The detectors 45A and 45B for detecting the opened and closed states of the keyboard cover 42 forestall inadvertent transmission of command information from the IR keyboard 40, illustratively in two cases: when any AV control key 43 is operated accidentally while the keyboard cover 42 is being opened, and when the keyboard is being closed with an obstacle left interposed between the keyboard body 41 and the keyboard cover 42.

The structure in which the edge of the keyboard body 41 and that of the keyboard cover 42 are coupled rotatably with the hinge 44 interposed therebetween offers the following advantage: if the user inadvertently opens or closes the keyboard cover 42 while the light-emitting part 11 is sending an infrared signal reflecting the operation of either the key part 12 on the keyboard body 41 or any AV control key 43 on the keyboard cover 42, the infrared signal being transmitted will not be shielded.

Described below with reference to the flowchart of FIG. 10 is how the controller operates when input keys are operated on the above-described IR keyboard 40 shown in FIG. 7. Pushing any input key on the key part 12 of the IR keyboard 40 or any AV control key 43 causes the controller to enter step S201. In step S201, a check is made to see if the operated input key is an AV control key 43. If an AV control key 43 is found to be pushed in step S201, step S202 is reached.

In step S202, a check is made to see if the detectors 45 for detecting the opened and closed states of the keyboard cover 42 relative to the keyboard body 41 are switched on. If the detectors 45 are found to be switched on (i.e., keyboard cover 42 is closed), step S203 is reached. In step S203, the controller transmits command information corresponding to the operated AV control key 43 and terminates the process.

If the detectors 45 are found to be switched off in step S202 (i.e., keyboard cover 42 is opened), the controller judges that the AV control key 43 is inadvertently operated. In that case, the controller terminates the process without transmitting command information representing the operation of the AV control key 43.

If no AV control key 43 is found to be operated in step S201, i.e., if any input key on the key part 12 of the keyboard body 41 is input, then step S204 is reached.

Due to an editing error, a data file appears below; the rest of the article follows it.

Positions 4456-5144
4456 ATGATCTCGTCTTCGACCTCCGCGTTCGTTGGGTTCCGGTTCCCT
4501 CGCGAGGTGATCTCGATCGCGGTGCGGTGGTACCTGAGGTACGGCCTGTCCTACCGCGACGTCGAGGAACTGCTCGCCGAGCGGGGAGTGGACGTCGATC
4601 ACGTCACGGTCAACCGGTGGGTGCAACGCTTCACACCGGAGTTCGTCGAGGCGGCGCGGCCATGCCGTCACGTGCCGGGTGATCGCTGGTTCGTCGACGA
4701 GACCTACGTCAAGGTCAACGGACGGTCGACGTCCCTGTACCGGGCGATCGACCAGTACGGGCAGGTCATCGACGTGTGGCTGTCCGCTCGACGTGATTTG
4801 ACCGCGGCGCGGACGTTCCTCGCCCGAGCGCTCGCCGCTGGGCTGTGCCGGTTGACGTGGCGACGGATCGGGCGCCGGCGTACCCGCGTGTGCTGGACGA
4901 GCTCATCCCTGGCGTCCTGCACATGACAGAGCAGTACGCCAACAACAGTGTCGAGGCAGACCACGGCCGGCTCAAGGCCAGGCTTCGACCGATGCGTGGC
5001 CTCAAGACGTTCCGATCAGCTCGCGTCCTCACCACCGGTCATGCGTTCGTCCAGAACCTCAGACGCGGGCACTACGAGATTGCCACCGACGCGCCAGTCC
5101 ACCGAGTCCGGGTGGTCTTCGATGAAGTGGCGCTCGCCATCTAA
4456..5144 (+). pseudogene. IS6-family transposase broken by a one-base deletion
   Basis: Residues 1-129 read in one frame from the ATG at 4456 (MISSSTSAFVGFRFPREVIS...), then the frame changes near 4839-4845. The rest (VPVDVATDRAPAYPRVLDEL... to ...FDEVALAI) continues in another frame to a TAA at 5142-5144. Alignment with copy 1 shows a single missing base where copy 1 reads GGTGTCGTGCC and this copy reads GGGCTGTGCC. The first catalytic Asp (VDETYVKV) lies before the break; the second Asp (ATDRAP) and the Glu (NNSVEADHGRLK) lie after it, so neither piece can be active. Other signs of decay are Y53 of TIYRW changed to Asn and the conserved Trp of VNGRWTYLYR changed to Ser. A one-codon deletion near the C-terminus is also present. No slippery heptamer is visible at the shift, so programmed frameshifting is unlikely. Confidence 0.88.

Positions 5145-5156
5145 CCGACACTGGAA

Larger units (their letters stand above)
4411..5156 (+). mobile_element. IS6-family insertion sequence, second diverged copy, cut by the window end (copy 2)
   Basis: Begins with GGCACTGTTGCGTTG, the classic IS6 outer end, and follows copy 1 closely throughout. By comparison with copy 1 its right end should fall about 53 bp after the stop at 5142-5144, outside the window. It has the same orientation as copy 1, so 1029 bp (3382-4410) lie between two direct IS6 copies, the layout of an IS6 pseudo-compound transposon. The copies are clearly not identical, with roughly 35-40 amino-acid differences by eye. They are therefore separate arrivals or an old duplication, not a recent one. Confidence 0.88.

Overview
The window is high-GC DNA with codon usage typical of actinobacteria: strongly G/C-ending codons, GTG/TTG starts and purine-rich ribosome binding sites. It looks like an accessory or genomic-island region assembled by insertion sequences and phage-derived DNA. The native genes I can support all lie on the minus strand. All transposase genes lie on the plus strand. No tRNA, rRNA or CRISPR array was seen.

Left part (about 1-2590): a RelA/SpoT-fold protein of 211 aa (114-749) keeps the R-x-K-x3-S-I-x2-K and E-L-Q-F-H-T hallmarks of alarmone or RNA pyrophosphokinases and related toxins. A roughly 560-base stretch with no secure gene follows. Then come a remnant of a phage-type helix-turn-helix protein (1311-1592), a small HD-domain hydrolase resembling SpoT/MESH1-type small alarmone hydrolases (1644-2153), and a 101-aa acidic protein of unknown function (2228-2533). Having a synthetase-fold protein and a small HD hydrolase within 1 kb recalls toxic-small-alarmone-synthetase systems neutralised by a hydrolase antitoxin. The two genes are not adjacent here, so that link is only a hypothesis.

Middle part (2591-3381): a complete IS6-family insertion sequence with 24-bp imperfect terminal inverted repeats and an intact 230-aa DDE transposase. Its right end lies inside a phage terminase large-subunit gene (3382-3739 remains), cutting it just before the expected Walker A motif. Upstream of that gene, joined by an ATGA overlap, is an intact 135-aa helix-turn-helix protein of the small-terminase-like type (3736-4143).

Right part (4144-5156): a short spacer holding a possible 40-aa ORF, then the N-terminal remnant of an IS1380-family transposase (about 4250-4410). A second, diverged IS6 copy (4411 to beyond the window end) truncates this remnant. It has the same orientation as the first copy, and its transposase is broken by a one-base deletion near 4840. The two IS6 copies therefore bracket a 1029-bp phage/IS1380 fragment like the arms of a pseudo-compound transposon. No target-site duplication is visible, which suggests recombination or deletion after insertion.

In step S204, a check is made to see if the sensor 45 for detecting the opened and closed states of the keyboard cover 42 relative to the keyboard body 41 is switched off. If the sensor 45 is found to be switched off (i.e., keyboard cover 42 is opened), step S205 is reached. In step S205, the controller transmits command information corresponding to the operated input key on the keyboard body 41 and terminates the process.

If the sensor 45 is found to be switched on in step S204, i.e., if the keyboard cover 42 is found to be closed despite the fact that an input key on the key part 12 of the keyboard body 41 is operated, then the controller judges that the input key on the key part 12 is erroneously operated. In that case, the controller terminates the process without transmitting command information representing the operated input key on the keyboard body 41.

FIG. 11 is a combination of a plan view, a back side view and a front side view of another IR keyboard embodying the invention. The IR keyboard 50 in FIG. 11 comprises a keyboard body 51 and a keyboard cover 52 for protecting a key part 12, not shown, furnished on top of the keyboard body 51.

A light-emitting part 11 and a light-receiving part 55 are provided on the forward surface of the keyboard body 51. The light-receiving part 55 receives infrared signals that are transmitted by electronic devices capable of effecting such signal transmission. Where the IR keyboard 50 needs command information that it does not possess, the keyboard may use what is known as a learning function, receiving the information through the light-receiving part 55 from a remote controller positioned opposite to the part 55.

As with the keyboard cover 42 of the IR keyboard 40 in FIG. 7, the keyboard cover 52 is attached pivotably to the keyboard body 51 with a hinge 44 or the like interposed therebetween. The top of the keyboard cover 52 may illustratively comprise AV control keys 43A and a liquid crystal display 53 (simply called the display hereunder).

The display 53 is capable of displaying various settings received illustratively through the light-receiving part 55. The display 53 can also display control keys 54B that may be operated to control illustratively the air conditioner 8. Touching the control keys 54B with a fingertip allows the air conditioner 8 to be set for a desired temperature and to be otherwise controlled.

The IR keyboard 50 of the above constitution makes it possible to control with ease a wide range of devices including the AV devices 5 through 7 as well as other household electronic devices such as the air conditioner 8. The IR keyboard 50 is also capable of controlling an overall household control system including AV system and security devices.